Writers of Pro Football Prospectus 2008

14 Mar 2013

Data-Driven Selection Committee

Stewart Mandel of Sports Illustrated enlisted the help of Bill Connelly, Brian Fremeau, and a few other college football and basketball stat gurus to help frame the conversation about the future college football playoff selection process. Selecting and seeding a four-team playoff may require an entirely different process than the one employed by the NCAA in its committee selection of the annual 68-team basketball tournament field. The panel of stat experts share their perspectives on the data that needs to be part of that process.

Posted by: Brian Fremeau on 14 Mar 2013

6 comments, Last at 15 Mar 2013, 5:05pm by LionInAZ


by JonFrum :: Thu, 03/14/2013 - 5:54pm

I don't understand how you get credit towards a national championship appearance by beating a team that's literally not in your league. All these Georgia-Georgia State games should be removed from Georgia's record. If Georgia wants to play for the national championship, dump the Little Sisters of the Poor from your schedule. And all the other guilty parties out there.

by LionInAZ :: Thu, 03/14/2013 - 7:18pm

Not only that, but punish teams that schedule 7+ home games in a 12-game schedule, like Alabama does.

The problem is that they all do it.

by CBPodge :: Fri, 03/15/2013 - 5:26am

Every team plays seven home games? But that means that each team must have two home games against no one. Actually, given some of the scores in College Football, that might actually be true.

by LionInAZ :: Fri, 03/15/2013 - 5:05pm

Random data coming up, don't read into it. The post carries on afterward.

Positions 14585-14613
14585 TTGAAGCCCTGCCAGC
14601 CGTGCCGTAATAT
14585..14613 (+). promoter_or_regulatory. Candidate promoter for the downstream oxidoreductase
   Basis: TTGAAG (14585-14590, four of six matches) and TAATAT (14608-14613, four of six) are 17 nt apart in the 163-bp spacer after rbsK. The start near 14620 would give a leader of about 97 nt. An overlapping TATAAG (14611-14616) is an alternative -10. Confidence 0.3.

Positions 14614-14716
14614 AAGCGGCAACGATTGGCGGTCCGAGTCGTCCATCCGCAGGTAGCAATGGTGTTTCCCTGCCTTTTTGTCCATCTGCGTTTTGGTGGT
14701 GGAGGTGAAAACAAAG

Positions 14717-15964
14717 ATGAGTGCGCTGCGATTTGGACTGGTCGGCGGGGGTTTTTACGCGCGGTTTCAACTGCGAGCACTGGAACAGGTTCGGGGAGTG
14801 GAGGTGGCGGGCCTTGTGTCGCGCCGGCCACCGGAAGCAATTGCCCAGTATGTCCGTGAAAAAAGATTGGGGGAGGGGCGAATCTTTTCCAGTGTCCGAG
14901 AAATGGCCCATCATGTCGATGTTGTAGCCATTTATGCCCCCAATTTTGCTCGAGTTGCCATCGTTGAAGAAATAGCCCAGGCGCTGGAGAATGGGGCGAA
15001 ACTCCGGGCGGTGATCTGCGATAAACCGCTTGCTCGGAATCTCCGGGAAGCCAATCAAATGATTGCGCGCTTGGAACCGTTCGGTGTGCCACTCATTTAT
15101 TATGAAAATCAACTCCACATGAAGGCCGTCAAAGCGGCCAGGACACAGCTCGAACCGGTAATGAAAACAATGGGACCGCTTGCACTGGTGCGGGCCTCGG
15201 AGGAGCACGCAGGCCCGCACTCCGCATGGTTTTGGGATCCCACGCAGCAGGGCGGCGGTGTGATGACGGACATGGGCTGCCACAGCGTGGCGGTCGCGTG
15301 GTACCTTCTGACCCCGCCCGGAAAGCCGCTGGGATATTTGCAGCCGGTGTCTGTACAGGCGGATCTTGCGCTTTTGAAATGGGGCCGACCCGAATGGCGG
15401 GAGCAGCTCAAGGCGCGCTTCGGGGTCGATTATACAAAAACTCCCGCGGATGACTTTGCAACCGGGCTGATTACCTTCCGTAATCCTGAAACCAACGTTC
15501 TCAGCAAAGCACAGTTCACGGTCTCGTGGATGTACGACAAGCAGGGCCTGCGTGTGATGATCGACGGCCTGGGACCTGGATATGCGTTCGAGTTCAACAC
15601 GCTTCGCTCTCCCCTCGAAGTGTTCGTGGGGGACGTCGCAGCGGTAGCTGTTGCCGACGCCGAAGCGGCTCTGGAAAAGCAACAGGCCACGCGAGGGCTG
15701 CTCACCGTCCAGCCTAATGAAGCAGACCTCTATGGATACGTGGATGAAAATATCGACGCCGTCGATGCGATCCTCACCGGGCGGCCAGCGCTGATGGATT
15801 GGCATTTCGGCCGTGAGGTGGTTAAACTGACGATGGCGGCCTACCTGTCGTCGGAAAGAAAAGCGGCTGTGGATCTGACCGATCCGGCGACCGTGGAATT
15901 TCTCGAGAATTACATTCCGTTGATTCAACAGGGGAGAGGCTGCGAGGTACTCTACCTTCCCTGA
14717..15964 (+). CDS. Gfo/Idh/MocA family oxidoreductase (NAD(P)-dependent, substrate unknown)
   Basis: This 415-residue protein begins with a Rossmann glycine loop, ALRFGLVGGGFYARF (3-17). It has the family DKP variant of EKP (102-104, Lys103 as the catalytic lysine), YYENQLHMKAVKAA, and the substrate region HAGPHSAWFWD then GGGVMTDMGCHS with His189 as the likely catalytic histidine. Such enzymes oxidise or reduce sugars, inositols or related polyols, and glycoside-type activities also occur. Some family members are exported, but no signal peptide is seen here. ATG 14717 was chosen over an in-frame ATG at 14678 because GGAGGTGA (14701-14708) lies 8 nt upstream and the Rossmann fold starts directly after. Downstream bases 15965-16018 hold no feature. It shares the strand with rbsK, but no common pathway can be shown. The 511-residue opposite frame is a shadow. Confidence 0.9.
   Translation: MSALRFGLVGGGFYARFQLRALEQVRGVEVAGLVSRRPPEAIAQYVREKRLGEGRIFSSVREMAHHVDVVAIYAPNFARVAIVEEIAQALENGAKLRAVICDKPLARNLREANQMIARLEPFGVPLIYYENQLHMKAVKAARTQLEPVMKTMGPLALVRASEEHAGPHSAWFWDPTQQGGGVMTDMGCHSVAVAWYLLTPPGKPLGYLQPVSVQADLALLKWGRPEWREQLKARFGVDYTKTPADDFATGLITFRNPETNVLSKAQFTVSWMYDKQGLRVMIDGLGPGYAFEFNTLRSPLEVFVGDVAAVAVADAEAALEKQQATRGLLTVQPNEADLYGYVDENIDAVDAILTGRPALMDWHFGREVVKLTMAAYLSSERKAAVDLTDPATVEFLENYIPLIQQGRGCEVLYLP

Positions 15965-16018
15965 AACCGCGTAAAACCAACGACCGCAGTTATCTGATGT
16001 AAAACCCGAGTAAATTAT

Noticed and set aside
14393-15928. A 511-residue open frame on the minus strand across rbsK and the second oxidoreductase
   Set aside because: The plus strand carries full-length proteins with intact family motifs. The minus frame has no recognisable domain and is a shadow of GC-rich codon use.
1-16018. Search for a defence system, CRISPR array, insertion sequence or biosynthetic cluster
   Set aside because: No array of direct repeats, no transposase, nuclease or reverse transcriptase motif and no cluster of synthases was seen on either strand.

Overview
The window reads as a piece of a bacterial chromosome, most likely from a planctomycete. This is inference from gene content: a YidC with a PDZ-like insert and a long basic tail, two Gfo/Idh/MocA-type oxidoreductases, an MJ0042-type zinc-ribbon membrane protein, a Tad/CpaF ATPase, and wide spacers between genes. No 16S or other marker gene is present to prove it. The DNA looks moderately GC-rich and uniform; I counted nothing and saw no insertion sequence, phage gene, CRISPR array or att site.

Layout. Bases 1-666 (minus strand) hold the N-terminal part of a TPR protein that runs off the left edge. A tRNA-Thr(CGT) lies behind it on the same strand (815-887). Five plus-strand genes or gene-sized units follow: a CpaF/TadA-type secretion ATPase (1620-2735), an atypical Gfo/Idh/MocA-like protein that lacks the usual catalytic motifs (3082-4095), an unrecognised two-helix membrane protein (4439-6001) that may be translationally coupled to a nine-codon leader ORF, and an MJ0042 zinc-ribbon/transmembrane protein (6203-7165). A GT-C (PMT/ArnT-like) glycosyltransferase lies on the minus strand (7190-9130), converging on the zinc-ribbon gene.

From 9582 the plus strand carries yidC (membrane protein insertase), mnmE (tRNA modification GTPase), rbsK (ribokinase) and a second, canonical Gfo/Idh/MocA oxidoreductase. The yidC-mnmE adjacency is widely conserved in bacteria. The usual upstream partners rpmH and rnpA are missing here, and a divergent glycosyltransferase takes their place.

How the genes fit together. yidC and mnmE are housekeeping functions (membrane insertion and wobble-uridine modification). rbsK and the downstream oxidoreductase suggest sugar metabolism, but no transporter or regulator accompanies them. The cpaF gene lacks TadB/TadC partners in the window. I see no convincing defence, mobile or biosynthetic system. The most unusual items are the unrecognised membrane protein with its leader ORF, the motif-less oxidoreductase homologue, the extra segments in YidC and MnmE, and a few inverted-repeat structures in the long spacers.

Obviously, we're talking about the big FBS ptrograms, many of which lard up their schedules with home games against schools from lower divisions. Alabama and LSU both had 8 home games in 2012. Even Notre Dame had 7 home games. (Michigan had 6 home and 6 away, by contrast.) It's just another trick to game a system which rewards schools for running up scores.

by Dan :: Thu, 03/14/2013 - 6:13pm

My recommendation (which I think I've posted about on FO before) is to improve the regular season by scheduling more games between good teams in different conferences.

Every season, there should be two opponents that are decided on at the end of the previous season. Each team that finished in the top 24 will have those 2 games scheduled against 2 out-of-conference opponents who also finished in the top 24, one at home and one on the road (and against opponents in different conferences). That would make the top teams' schedules more challenging and more connected, so that it's a lot easier to compare the good teams in different conferences.

These games would be scheduled nearly a year in advance, which leaves plenty of time for planning (and this could just be two weeks left blank for every team, so the rest of the schedule could be set). They could replace other regular season games, so it wouldn't be necessary to make the season longer. There is enough stability at the top of the rankings so that teams who are in contention for the title were almost always in the top 24 the previous year, so they would pretty much all be a part of this. Good teams in bad conferences, who end up with nearly-perfect records against a weak schedule, would get two games to prove themselves against tough teams in other conferences.

For teams outside the top 24, something similar could be done with teams 25-48, 49-72, etc.

by CBPodge :: Fri, 03/15/2013 - 5:53am

I like this idea. I'd especially like it if the games were scheduled all together, towards the end of the season, so you get a real "crunch time" sort of atmosphere as the season reaches a close, rather than sort of thinking "right, well Alabama is 7-0 now, so they will basically be unbeaten".

The only issue I see with it is that it might prejudice good teams who were outside the top 24 last year. Say there's 5 teams in contention for the playoffs, 4 from last year's top 24 and 1 from outside. Say 2 of those 4 teams win both their top 24 games, and the other two win one. Winning one against a good opposition is still going to look better (IMO, objectively) than the fifth team winning two games against non-top-24 teams. If that makes sense.

But otherwise, yeah, it's a good idea. There should be more non-conference games against strong opposition.